Per Belloni, studios are incredibly unhappy about the situation — which is unsurprising when you consider that the pre-sales for the Eras Tour film are blowing huge blockbusters like "Spider-Man: Across the Spider-Verse" out of the water, as well as the fact that studios had to adjust release dates to accommodate Swift. Ultimately, this takes agency away from studios and reminds other artists and theater chains that they can make magic happen themselves, interrupting other releases in the process. As Belloni put it, "Studios guard release dates zealously, but now AMC is saying: Beware, we're gonna acquire movies ourselves and drop them on your dates with no notice or consultation."

Even with studios involved, artists have proven their box office might in 2023

This isn't the first time that a well-regarded artist has shown studios their power this year — girl power, specifically. Before "Barbie" became one of Warner Bros.' biggest success stories in history, executive producer and star Margot Robbie made a huge bet on behalf of herself and writer-director Greta Gerwig and told the studios that if the movie's creative team got their way, the movie would succeed. Gerwig ended up being exactly right: the movie easily crossed $1 billion within just a few weeks of its release and ended up becoming the fastest-grossing Warner Bros. movie in history as well as 2023's biggest box office release (that figure, though, could end up being bested by Ms. Swift herself in October).

Even before "Barbie" came out, Mattel and Warner Bros. were nervous about the movie and found themselves balking at the jokes in it — but thanks to Robbie's fierce advocacy for a project that is, above all, unique, smart, and deeply thought-out by Gerwig, her entire team, and Robbie herself, it proved that the studios aren't really the ones succeeding in this story. Sure, Warner Bros. made a lot of money off of "Barbie," but so did Robbie, and the fact that the creative vision behind this movie is what made it succeed should make studios nervous when seen in combination with this Taylor Swift situation, to say nothing of widespread public approval for 2023's Hollywood strikes.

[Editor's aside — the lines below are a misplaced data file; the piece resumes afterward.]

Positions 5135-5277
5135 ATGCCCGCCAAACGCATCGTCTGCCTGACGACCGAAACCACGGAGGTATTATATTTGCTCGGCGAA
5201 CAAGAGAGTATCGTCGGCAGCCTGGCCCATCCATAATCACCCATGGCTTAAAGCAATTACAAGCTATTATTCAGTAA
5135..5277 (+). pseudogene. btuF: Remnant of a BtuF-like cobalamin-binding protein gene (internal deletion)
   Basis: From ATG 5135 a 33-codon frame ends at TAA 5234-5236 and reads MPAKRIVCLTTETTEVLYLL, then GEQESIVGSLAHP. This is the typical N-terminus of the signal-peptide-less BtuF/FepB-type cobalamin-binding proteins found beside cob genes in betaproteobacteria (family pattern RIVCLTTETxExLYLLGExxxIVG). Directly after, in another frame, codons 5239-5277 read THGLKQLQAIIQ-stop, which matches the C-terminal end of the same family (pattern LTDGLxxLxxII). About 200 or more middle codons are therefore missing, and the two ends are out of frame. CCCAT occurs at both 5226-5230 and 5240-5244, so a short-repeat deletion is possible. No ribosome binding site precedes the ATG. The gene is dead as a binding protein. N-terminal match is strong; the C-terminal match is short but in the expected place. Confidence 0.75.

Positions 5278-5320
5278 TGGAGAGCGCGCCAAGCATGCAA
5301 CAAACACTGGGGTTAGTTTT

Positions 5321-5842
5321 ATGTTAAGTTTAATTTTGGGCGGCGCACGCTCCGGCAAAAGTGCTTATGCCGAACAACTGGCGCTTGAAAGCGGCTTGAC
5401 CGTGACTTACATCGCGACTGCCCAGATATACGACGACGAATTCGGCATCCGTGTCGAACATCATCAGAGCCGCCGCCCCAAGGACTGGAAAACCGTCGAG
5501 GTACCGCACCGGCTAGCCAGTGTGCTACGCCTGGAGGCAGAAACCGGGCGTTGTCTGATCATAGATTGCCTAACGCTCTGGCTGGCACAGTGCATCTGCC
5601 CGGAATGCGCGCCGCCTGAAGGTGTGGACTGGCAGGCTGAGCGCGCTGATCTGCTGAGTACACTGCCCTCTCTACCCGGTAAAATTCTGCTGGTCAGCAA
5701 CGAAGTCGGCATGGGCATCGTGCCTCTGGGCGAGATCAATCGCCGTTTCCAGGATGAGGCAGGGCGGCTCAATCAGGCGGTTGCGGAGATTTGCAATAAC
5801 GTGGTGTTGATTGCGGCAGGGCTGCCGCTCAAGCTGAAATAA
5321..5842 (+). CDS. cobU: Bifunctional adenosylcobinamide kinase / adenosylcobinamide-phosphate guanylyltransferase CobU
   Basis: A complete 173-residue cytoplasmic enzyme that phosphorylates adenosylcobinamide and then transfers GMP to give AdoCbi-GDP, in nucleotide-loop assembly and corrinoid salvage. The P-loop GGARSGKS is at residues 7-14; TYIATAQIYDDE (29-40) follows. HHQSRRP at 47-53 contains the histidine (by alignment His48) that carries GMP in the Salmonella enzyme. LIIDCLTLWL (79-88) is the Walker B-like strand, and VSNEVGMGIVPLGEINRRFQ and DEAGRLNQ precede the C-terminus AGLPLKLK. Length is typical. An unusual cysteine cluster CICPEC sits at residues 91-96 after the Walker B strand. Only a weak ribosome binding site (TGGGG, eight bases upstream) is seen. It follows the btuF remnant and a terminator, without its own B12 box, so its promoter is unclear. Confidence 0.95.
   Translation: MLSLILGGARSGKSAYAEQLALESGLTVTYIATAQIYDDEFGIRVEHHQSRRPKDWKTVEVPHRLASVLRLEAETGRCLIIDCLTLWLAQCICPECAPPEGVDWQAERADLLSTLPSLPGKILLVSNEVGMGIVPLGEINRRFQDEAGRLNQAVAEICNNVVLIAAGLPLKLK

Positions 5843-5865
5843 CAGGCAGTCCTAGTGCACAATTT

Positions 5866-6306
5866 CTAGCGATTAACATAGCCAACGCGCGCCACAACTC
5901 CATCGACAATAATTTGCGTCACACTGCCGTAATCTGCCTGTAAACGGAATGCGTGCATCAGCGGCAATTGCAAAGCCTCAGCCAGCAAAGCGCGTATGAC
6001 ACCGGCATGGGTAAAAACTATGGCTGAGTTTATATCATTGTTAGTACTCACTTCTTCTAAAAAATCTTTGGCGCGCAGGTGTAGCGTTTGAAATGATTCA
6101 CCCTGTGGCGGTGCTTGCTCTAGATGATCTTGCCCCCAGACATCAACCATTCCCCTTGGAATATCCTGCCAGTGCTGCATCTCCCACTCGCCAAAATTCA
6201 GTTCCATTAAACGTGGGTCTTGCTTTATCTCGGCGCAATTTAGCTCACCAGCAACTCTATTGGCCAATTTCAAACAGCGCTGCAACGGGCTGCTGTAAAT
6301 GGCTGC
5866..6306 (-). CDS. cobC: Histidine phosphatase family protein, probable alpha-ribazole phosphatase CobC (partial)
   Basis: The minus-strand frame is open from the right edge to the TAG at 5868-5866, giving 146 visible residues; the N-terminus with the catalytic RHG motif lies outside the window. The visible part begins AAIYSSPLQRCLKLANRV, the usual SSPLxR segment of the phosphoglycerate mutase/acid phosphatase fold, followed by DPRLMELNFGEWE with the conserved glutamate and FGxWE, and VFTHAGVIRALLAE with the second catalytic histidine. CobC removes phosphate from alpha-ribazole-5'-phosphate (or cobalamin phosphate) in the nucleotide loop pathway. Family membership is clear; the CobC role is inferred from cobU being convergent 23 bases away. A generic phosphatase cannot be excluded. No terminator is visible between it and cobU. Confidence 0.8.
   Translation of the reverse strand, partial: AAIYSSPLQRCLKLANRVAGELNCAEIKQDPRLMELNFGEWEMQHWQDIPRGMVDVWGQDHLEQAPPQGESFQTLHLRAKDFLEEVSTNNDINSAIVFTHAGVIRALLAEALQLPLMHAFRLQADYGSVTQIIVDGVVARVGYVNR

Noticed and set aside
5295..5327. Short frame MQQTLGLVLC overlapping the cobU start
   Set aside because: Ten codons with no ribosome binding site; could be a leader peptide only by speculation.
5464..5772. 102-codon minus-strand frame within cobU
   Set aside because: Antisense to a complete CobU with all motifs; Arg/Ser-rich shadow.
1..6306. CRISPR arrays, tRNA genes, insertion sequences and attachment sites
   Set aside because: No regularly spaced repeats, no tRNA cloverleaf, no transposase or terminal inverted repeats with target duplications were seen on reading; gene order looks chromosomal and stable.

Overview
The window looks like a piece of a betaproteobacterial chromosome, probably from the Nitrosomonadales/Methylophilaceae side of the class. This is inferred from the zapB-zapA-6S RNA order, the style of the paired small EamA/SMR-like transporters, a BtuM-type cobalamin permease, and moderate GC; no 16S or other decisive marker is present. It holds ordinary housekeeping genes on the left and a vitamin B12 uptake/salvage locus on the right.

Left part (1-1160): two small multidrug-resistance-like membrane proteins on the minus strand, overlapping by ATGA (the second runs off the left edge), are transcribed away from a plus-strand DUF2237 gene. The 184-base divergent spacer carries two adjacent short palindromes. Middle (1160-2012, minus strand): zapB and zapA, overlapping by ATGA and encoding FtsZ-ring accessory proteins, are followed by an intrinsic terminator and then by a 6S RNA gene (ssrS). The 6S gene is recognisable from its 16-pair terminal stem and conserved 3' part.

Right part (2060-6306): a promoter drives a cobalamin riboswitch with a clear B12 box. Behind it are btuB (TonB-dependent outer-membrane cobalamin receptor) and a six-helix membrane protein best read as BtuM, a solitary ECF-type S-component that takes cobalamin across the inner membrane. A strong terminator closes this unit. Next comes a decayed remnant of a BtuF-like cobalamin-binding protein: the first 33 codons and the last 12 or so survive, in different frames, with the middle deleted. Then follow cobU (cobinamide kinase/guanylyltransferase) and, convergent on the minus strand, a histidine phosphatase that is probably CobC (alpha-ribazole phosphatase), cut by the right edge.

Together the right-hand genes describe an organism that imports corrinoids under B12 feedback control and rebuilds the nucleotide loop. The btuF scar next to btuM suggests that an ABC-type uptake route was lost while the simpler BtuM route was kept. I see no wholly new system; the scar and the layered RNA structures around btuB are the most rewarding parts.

Taylor Swift - and the double strike - have taken power away from studios

The bottom line here is that studios haven't looked like the good guys for a hot minute now. Back in August, a Gallup poll indicated that over 70% of Americans agreed that both the WGA and SAG-AFTRA should be striking, and didn't support the fact that major studios seemed completely unwilling to bend to simple demands like "pay people the residuals they deserve" or "don't replace actual artists with artificial intelligence." Whether she intended to or not, Swift stood alongside the guilds by teaming up with AMC directly, because in doing so, she proved that an artist with capital can crush a system that was crushing its talent by not making their careers fully viable.

Swift isn't the only person in the entertainment industry with enough money to make her movies happen without major studios behind her, and perhaps this incredibly shrewd move will show other power players who aren't affiliated with studios or under their thumb in a real way that movies can be made without Warner Bros., Universal, Sony, or the like. Perhaps it's time for artists to take a cue from Swift, stare studios right in the eye, and say, "Look what you made us do."